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Close-Knit Cast Mirrors 'Peanuts' Gang

Thomas Wootton High School performs “You’re a Good Man, Charlie Brown” Dec. 1, 2 and 3.

Watching the cast of “You’re a Good Man Charlie Brown” rehearse their curtain-call in an empty auditorium at Thomas Wootton High School, it isn’t hard to imagine the energy that would fill the house on a good night.

Following their bows, the seven actors launch into a funky reprise of the final song. It isn’t quite impromptu, but it’s far from scripted. Dropping character and trying a few dance moves not in the musical theater playbook, it’s obvious that the actors are having fun.

“We legitimately are having fun,” said senior Sarah Ritwo, who plays Peppermint Patty in the musical based on Charles Schultz’s “Peanuts” comics, Dec. 1, 2 and 3 at the school. “There’s a sense of community within the show. … We just gelled so well.”

“It’s a cast of seven, they’re all brunettes and I like them all,” said senior Jared Allen, who plays Linus.

As fast friends offstage, the cast of mostly juniors and seniors has had little trouble taking on the role of a slightly younger group of friends, the “Peanuts” gang.

Sophomore Keith Schwartz plays Charlie Brown, joined by senior Dana Harlan as his sister Sally (“She comes from a dynasty, a theater dynasty,” Ritwo quipped), junior Meghan Keane as Lucy, senior Brett Fischer as Snoopy and senior Matt Mooney as Schroeder.

“Last year was the first year we did a really small musical,” said director Carla Ingram, and “Charlie Brown” is the smallest cast yet. “The small musical gives them a chance to really shine.”

Though the role of Charlie Brown is the ostensible lead, the musical is really an ensemble piece, actors said. Every character has a solo song and several big scenes. And every character at some point interacts with every other.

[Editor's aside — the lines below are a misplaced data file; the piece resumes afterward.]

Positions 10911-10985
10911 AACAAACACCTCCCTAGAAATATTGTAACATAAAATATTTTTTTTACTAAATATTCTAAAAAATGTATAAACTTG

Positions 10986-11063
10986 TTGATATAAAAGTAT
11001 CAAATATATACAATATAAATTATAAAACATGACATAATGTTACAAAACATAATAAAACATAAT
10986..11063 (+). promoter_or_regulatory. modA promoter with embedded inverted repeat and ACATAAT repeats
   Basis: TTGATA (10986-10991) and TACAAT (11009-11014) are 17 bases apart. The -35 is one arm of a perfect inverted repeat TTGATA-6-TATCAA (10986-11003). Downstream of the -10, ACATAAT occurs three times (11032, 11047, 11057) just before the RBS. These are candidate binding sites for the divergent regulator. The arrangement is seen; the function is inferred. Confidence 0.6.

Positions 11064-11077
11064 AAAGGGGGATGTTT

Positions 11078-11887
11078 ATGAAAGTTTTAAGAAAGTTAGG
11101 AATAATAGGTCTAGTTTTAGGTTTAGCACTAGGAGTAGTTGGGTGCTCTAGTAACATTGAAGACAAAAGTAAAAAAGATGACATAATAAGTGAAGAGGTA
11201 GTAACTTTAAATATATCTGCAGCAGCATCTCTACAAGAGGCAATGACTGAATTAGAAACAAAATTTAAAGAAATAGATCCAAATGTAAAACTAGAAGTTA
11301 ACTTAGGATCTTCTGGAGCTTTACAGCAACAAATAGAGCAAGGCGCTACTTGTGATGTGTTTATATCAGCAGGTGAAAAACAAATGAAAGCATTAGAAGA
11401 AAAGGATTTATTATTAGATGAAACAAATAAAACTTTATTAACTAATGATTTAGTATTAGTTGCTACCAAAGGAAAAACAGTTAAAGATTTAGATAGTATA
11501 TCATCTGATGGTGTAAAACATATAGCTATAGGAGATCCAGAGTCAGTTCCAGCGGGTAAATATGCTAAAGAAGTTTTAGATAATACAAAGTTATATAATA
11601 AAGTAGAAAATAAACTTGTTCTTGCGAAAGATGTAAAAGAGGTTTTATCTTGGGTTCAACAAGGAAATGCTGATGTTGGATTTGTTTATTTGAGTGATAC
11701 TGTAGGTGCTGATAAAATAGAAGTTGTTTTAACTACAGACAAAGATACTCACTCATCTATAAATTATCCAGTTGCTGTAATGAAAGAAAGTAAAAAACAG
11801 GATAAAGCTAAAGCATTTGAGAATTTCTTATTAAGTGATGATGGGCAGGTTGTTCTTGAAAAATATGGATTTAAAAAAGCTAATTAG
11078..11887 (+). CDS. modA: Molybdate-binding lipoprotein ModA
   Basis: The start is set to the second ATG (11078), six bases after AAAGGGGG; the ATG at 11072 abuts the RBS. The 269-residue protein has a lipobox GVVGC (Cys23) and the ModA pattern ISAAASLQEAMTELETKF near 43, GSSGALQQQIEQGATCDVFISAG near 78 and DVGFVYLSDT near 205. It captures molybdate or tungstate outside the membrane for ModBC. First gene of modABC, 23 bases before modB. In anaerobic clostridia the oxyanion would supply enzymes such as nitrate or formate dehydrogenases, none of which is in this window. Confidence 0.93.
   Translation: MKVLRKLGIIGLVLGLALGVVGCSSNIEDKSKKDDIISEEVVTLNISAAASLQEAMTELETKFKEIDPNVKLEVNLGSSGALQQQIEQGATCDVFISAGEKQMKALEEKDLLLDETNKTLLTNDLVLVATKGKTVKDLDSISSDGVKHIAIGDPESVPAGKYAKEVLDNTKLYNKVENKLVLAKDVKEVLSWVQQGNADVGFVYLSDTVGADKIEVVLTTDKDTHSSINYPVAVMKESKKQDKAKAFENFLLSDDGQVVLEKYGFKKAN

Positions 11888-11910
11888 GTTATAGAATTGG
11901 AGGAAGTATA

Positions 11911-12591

The musical gives audiences a chance to revel in those relationships — Lucy’s crush on Schroeder, Charlie and Snoopy’s knowing friendship, Sally’s turn as the bratty little sister who is somehow eminently likeable.

Watching them unfold, one never quite pinpoints the premise that makes the “Peanuts” world so magical: the fact that it is completely self-contained, that except for the teacher whose lines are gibberish, there are no adults.

“The show is just a day in the life of Charlie Brown,” Allen said. “It’s just the everyday everythings of a 5-year-old.”

But don’t sell the 5-year-olds short.

“Not only are we being 5-year-olds, but we’re being 5-year-olds that think like adults,” Ritwo said.

Take Allen’s character, the famously blanket-toting Linus.

“He’s a kid and he’s the baby brother, so he definitely plays that role … but he’s definitely the most mature and he sometimes has to repress his maturity,” Allen said. “Every character is complex. I’m a baby but I’m mature. Schroeder is interested but he couldn’t care less. … Everyone in the audience can find a character they relate to.”

The musical is not only appropriate for all ages, but is rare in having a nostalgic quality for both parents and children. Schultz’s comic strip appeared daily for almost 50 years and even many younger children will recall the animated “Peanuts” specials of later years.

Ingram said that she tried to give the set, costumes and staging the flavor of the animated specials, while using collections of the comics for guidance.

“Hopefully when you come it’ll feel like you’re in one of the Charlie Brown movies,” she said.

No one wants to toy too much with the “Peanuts” characters, but the actors have worked to add their own imprints. They spent weeks building their character traits before taking to the stage to work on singing and choreography.

In rehearsal, Ingram said that the actors really share the directing duties, suggesting ideas for each scene.

“I just give basic guidelines,” she said. “We work as a group to see if it’s working or not.”

Ingram also added the Peppermint Patty character, who appears in the comics but was not written into the musical.

And the jokes generally play to children but often have layers that adults will appreciate too, Allen said.

“It’s definitely what people can relate to. It goes for all ages. The kids love the story and all the adults grew up on the ‘Peanuts’ comics,” he said.

“I can’t think of anybody who wouldn’t want to come,” said Ritwo. “Who doesn’t love ‘Peanuts’ and Charlie Brown?”